Bacteria test may make blood safer

October 16, 2001

CLEVELAND --(October 16, 2001)-- Doctors at University Hospitals of Cleveland released the results of an investigation of a new method to detect bacterial contamination in blood platelets at the annual meeting of the American Association of Blood Banks today. They found that the Pall BDS, a new detection device, was able to detect all bacteria in platelets that were studied.

Roslyn Yomtovian, MD, director of University Hospitals' Blood Bank and Transfusion Medicine Service and lead investigator, says that bacteria are the most common infectious agents transmitted by blood, and present a far greater threat to public health than viruses such as HIV and hepatitis. The transfusion risk for acquiring such viruses has greatly diminished due to improvements in blood donor screening.

"With 9 million platelet units and 12 million red blood cell units transfused in the United States every year, at least 3,000 transfusions, primarily platelets, are contaminated with bacteria and cause severe illness or death for hundreds of patients across the country," Dr. Yomtovian says. Platelets are particularly vulnerable to bacterial contamination because they must be stored at room temperature, which facilitates bacterial growth, she says.

Dr. Yomtovian, and pathologists Michael R. Jacobs, MD, and Elizabeth Palavecino, MD, studied the Pall BDS. The system measures oxygen in a sample obtained from a platelet unit. Because bacteria consume oxygen, abnormally low levels of oxygen in the platelet sample indicate the presence of bacteria, resulting in contaminated platelets being detected and discarded.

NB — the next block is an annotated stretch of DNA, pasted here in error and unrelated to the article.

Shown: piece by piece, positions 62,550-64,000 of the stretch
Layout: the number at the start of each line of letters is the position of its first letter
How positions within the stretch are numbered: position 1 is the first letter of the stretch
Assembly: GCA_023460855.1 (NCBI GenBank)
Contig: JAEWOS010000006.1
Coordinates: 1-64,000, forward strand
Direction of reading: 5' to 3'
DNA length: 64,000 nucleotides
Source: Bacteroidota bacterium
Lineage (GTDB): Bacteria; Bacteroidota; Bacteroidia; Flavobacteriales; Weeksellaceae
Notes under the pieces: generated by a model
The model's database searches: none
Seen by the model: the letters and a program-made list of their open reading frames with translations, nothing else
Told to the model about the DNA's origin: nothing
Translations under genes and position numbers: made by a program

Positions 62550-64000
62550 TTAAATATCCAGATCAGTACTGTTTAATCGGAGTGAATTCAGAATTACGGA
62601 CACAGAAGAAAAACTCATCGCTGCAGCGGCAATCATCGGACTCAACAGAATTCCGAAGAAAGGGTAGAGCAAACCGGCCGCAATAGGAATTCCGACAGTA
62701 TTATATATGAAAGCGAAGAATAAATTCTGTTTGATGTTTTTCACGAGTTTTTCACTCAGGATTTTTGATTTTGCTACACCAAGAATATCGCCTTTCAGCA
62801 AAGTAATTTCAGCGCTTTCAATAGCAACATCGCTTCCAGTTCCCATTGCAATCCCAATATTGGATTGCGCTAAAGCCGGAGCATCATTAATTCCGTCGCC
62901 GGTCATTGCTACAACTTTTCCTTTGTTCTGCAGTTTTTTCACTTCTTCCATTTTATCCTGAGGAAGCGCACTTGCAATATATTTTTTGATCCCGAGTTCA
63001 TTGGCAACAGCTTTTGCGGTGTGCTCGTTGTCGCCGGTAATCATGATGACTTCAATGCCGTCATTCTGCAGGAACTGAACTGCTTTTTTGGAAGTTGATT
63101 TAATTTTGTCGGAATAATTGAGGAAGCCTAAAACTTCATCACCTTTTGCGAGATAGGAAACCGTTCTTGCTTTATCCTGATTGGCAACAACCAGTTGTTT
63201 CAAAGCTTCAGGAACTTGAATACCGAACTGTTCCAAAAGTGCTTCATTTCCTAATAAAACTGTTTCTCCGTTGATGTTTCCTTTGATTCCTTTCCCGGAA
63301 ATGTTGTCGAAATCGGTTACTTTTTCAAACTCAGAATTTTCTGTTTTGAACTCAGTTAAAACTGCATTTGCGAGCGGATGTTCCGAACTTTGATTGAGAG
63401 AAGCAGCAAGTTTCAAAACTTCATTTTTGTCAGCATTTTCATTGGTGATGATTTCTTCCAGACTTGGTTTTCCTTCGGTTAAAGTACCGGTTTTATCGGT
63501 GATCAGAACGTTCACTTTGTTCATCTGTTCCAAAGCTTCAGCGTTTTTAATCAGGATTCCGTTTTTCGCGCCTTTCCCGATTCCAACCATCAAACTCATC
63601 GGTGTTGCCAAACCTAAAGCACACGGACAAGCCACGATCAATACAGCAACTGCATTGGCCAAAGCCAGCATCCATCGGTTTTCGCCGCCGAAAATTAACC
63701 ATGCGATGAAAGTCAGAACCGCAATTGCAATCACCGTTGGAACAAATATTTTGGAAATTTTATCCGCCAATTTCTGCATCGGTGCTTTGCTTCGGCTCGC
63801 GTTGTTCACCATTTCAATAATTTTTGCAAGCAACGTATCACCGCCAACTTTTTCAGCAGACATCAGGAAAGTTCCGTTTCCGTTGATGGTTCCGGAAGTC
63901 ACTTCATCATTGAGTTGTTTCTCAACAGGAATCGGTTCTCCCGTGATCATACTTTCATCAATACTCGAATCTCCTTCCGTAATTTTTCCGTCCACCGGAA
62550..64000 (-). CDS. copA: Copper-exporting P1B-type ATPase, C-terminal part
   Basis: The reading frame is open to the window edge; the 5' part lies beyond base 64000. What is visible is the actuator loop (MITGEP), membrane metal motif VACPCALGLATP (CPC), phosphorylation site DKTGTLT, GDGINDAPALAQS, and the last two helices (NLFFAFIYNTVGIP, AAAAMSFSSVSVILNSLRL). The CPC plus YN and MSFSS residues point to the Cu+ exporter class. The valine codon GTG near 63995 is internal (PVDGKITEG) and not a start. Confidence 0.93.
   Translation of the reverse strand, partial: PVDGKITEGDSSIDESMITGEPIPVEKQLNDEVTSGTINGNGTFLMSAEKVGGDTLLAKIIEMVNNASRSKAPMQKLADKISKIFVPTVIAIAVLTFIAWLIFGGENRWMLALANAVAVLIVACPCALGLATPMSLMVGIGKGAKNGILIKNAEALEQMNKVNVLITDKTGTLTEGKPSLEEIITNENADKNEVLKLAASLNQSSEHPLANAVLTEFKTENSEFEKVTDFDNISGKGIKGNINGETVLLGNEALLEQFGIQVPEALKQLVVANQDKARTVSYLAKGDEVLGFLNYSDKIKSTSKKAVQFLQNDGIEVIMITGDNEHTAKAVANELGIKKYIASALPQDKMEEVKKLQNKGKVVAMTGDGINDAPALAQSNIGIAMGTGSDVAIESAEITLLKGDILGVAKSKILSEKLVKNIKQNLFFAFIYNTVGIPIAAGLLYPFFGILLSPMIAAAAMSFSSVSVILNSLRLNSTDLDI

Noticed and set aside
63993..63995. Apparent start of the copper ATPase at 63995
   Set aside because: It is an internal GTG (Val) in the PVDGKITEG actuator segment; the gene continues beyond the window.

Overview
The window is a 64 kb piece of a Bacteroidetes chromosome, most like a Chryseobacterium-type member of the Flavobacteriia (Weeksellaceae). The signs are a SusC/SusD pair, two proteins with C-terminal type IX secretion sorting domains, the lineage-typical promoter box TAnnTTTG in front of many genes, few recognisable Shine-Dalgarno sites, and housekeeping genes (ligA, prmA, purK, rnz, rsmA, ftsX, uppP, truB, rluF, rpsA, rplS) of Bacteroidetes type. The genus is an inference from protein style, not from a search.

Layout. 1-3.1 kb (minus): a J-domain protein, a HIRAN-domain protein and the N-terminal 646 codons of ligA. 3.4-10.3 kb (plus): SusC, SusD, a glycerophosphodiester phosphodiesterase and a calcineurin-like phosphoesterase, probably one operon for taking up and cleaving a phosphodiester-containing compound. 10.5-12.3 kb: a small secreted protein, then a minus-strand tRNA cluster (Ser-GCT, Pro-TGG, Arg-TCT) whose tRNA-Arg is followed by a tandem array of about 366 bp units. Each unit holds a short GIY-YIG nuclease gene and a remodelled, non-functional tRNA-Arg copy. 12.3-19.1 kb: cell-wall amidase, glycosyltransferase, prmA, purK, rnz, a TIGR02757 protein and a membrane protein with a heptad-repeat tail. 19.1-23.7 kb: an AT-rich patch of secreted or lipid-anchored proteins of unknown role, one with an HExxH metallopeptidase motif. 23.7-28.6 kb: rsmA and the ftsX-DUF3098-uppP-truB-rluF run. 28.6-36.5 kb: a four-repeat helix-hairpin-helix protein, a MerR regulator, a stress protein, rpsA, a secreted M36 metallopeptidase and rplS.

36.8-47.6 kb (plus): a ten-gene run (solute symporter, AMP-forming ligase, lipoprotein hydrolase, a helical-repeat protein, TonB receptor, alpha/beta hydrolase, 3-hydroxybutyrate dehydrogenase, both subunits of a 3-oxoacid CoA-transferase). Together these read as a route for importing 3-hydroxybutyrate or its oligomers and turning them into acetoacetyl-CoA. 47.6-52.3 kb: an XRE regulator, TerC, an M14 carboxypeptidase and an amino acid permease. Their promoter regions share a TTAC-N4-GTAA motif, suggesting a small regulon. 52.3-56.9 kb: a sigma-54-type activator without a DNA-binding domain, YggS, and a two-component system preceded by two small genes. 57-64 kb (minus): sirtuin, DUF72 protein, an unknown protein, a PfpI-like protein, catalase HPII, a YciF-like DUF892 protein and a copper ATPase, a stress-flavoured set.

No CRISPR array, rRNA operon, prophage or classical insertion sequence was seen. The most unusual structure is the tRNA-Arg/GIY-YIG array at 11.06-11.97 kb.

The investigators evaluated bacterial species that represent nearly all of the deaths resulting from bacterially contaminated platelets. In those cases, the Pall BDS detected bacterial contamination of the platelets. No false positive results were reported.

"Bacteria can be present in platelets in very low number and different strains can multiply at different rates, thereby making detection difficult," Dr. Jacobs says. "That is why this method holds so much promise. If blood banks have the technology to detect bacteria before platelets are used for transfusion, it follows that fewer patients will receive contaminated blood and develop an illness."

Transfused platelets can be contaminated from a variety of sources including the donor's own blood and the equipment used. The contamination most often occurs during the collection process. Dr. Yomtovian says that bacteria present on the skin of most healthy people may enter the blood during the donation process. No matter how much disinfectant is applied to the skin, it cannot be completely sterilized and some bacteria remain.

In an editorial for the November 2001 issue of the journal, Transfusion, Drs. Jacobs, Palavecino and Yomtovian issue a call for action to make blood products safer.

"In an era in which the risk of transmission of recognized transfusion-transmitted viruses, particularly HIV, has been virtually eliminated, it is paradoxical and somewhat ironic that the earliest recognized infectious transfusion complication, bacterial contamination, is now the most frequent and is proving the most difficult to eradicate," the authors write.
The Research Institute at University Hospitals of Cleveland supported the study.

University Hospitals Health System is the region's premier health care delivery system, serving patients at more than 100 locations in 40 Northern Ohio communities. Included is a network of physicians, outpatient centers and hospitals; wellness programs, occupational health, skilled nursing, elder health, rehabilitation services and home care; and managed care and insurance.

The System includes: the region's largest network of primary care physicians; the region's largest number of ambulatory care centers; Rainbow Babies & Children's Hospital, one of the world's renowned pediatric hospitals; Ireland Cancer Center, Northern Ohio's only National Cancer Institute-designated cancer center; MacDonald Women's Hospital, Ohio's only hospital for women; and Laurelwood Hospital, the region's leading provider of mental and behavioral health services.

University Hospitals of Cleveland

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